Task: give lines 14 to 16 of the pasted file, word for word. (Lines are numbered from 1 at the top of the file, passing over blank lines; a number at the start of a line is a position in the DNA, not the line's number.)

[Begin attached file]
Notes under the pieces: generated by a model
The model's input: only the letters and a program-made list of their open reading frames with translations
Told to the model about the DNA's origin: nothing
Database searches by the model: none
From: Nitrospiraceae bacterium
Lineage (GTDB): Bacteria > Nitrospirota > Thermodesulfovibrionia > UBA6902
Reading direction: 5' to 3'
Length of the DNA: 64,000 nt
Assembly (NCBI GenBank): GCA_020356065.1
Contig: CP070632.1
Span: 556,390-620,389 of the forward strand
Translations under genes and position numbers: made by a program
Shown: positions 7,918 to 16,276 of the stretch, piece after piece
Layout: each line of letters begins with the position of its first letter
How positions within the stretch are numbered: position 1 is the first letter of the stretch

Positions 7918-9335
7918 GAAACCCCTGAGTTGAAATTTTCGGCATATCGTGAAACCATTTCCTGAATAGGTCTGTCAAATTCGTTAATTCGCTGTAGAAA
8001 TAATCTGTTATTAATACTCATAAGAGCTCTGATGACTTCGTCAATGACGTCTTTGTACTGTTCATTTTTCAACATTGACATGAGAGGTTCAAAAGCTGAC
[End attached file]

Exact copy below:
Layout: each line of letters begins with the position of its first letter
How positions within the stretch are numbered: position 1 is the first letter of the stretch

Positions 7918-9335